In retrospect, he thought he might have instigated the breakaway too early. "We were out there 20 minutes," he said. "But I hadn't planned it. At first I was just attacking and counter attacking but then I was off. When we got that 15 second gap I knew we were away and I think it was probably easier for us than the bunch."
Although race commentator Phil Liggett tried to incite the crowd into cheering Macca, Wilson and Clarke into lapping the chasing bunch, McKenzie said he hadn't wanted to. "That might have given Wilson the opportunity to help his teammates," he explained.
The win, he said, had boosted his confidence considerably and was a great way to start a new season, which he hoped would include a spot on the Australian team for the Olympics.
Images by Shane Goss/www.licoricegallery.com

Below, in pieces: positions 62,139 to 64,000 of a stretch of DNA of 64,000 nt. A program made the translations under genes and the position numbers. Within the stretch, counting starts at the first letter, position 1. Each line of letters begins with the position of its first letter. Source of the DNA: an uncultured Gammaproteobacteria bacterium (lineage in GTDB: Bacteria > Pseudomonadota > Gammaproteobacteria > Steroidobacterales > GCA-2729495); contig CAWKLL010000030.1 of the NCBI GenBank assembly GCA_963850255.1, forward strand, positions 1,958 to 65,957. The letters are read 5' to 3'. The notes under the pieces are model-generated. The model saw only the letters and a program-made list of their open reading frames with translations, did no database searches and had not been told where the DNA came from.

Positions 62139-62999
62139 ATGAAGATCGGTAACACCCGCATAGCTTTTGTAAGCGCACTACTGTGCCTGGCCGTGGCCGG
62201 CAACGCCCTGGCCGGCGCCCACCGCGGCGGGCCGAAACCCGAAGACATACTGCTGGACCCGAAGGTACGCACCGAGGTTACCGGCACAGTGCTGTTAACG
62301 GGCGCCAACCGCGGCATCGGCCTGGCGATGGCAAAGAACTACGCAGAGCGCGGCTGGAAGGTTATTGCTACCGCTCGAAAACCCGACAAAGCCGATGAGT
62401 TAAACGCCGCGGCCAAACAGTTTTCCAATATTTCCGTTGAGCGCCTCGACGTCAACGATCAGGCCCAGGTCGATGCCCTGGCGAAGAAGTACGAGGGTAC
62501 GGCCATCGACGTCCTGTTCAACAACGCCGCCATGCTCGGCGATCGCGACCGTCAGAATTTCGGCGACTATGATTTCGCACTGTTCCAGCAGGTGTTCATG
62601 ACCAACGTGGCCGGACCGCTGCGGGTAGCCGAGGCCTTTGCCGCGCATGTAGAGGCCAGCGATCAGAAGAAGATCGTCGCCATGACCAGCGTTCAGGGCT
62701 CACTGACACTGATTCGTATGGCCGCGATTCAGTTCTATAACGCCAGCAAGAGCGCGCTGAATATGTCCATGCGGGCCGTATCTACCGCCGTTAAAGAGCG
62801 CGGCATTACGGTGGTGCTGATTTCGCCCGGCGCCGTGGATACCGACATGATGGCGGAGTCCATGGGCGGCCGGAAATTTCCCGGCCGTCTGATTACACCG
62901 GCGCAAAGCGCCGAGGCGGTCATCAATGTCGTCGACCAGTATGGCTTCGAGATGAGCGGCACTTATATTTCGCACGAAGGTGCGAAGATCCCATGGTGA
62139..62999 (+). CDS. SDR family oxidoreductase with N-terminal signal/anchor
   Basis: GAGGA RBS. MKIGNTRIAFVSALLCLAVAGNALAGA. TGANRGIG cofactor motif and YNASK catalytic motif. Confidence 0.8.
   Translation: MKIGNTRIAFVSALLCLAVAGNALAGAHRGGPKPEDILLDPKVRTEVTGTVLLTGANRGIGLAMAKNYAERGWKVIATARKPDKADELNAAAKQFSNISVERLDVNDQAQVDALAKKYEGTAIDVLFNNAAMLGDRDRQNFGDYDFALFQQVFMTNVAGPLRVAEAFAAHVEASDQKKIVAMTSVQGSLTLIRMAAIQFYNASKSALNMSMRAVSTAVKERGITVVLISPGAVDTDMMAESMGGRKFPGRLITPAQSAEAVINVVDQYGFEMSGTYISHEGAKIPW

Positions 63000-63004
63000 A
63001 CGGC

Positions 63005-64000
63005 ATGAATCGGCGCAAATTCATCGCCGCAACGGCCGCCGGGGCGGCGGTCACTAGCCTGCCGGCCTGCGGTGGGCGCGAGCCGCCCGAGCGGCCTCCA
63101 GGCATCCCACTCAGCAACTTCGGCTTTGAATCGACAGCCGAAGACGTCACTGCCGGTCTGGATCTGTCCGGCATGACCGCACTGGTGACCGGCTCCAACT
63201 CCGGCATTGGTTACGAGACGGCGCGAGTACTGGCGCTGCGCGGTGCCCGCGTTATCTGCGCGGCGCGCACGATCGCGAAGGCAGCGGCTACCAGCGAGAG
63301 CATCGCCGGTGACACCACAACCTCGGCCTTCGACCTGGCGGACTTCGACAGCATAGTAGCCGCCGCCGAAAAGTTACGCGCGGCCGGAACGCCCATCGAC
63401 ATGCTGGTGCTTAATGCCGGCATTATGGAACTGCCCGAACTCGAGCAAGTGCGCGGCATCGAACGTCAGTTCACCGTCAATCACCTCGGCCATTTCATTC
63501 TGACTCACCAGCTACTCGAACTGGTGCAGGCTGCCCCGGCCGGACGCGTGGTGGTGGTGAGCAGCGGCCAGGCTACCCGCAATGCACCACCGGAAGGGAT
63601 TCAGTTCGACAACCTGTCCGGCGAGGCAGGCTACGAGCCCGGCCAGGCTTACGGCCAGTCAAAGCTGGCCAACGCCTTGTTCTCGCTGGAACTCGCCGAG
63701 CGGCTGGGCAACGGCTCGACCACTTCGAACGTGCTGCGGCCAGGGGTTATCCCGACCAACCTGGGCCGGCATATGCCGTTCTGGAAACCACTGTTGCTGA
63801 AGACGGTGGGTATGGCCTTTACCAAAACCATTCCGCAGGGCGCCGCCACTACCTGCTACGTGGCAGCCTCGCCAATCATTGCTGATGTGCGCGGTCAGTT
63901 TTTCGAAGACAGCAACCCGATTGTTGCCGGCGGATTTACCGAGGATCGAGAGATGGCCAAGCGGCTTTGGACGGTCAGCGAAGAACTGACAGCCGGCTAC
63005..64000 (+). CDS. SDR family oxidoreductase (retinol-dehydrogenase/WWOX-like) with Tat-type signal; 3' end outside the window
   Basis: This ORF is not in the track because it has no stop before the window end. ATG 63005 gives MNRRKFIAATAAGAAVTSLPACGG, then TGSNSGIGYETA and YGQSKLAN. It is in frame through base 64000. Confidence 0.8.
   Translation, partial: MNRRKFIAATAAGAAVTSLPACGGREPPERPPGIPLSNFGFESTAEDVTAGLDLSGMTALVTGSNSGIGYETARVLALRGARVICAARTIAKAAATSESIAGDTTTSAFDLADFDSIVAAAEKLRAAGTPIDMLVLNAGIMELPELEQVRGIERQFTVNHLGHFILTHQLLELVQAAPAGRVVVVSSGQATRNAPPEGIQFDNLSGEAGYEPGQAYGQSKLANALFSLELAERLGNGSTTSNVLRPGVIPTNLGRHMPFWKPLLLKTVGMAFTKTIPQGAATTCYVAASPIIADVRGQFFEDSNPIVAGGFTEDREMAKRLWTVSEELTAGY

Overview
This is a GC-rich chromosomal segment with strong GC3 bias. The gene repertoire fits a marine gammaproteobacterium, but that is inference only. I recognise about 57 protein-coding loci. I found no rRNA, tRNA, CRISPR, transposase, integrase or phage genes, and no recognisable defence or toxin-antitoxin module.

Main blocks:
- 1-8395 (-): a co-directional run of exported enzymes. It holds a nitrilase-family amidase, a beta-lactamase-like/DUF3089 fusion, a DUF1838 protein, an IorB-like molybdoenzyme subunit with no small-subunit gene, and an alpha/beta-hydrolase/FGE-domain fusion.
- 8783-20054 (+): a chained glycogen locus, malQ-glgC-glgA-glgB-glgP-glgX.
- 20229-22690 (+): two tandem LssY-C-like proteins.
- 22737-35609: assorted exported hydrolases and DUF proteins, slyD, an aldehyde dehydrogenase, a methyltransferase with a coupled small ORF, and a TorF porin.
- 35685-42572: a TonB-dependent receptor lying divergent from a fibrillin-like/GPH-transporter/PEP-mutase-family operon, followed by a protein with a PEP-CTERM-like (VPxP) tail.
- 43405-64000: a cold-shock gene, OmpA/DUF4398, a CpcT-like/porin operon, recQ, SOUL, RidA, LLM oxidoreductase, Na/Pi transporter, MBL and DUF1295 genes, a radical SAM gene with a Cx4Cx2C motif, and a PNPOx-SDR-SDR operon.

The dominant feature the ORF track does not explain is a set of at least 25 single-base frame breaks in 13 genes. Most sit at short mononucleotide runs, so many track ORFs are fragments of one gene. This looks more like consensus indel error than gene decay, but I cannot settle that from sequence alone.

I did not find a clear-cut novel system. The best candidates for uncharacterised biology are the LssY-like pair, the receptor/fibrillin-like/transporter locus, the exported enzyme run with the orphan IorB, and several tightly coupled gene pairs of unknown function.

1 David McKenzie (Bicycling Superstore) 2 Matt Wilson (Skilled) 3 Hilton Clarke (SBR) 4 Brett Aitken (Drapac Cycling Team) 5 Baden Cooke (Skilled) 6 Greg Henderson (SBR) 7 Bradley McGee (Skilled) 8 Steve Cummings (700C Business Objects) 9 Mark Renshaw (Skilled) 10 Kristian House (700C Business Objects) Intermediate sprints Sprint 1 1 Mark Renshaw (Skilled) 2 Greg Henderson (SBR) 3 David McKenzie (Bicycle Superstore) Sprint 2 1 Matt Wilson (Skilled) 2 Hilton Clarke (SBR) 3 David McKenzie (Bicycling Superstore) Sprint 3 1 Hilton Clarke (SBR) 2 David McKenzie (Bicycling Superstore) 3 Matt Wilson (Skilled) General classification after race 3 1 Matthew Wilson (Skilled) 20 pts 2 Baden Cooke (Skilled) 19 3 David McKenzie (Bicycle Superstore) 18 4 Bradley McGee (Skilled) 16 5 Rory Sutherland (Victorian State Home Loans) 10 6 Mark Renshaw (Skilled) 10 7 Kristian House (700C Business Objects) 9 8 Mikkeli Godfree (Team MGZT-Bianchi) 7 9 Karl Menzies (Team MGZT-Bianchi) 7 10 Joel Pearson (Team MGZT-Bianchi) 7 Sprint classification 1 Mark Renshaw (Skilled) 10 pts 2 David McKenzie (Bicycle Superstore) 7 3 Baden Cooke (Skilled) 6 Teams classification 1 Skilled 66 pts 2 MGZT 22 3 Bicycle Superstore 20 4 700c Business Objects 13 5 SBR 13 6 Drapac 12